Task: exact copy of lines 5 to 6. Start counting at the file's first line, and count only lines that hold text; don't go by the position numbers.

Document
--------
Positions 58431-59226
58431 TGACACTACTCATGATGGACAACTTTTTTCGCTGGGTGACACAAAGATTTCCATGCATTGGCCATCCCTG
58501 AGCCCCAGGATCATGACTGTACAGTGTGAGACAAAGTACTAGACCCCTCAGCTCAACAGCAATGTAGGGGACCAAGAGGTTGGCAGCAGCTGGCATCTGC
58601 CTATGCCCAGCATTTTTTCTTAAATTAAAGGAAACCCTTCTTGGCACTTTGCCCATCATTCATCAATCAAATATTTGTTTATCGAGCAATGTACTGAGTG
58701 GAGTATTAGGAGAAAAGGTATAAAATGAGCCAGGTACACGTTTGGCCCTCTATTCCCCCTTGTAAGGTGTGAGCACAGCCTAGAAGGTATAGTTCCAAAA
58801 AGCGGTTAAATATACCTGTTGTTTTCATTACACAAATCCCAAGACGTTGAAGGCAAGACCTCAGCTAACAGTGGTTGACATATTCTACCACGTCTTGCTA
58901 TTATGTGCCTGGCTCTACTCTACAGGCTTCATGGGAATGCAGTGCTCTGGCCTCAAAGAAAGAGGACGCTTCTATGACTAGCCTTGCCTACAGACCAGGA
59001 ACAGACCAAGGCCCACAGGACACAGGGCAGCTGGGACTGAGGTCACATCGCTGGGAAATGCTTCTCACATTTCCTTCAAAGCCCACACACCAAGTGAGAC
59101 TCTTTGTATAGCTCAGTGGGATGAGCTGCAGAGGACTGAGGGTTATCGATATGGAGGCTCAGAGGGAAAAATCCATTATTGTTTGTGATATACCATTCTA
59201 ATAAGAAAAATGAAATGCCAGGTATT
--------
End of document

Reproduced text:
58701 GAGTATTAGGAGAAAAGGTATAAAATGAGCCAGGTACACGTTTGGCCCTCTATTCCCCCTTGTAAGGTGTGAGCACAGCCTAGAAGGTATAGTTCCAAAA
58801 AGCGGTTAAATATACCTGTTGTTTTCATTACACAAATCCCAAGACGTTGAAGGCAAGACCTCAGCTAACAGTGGTTGACATATTCTACCACGTCTTGCTA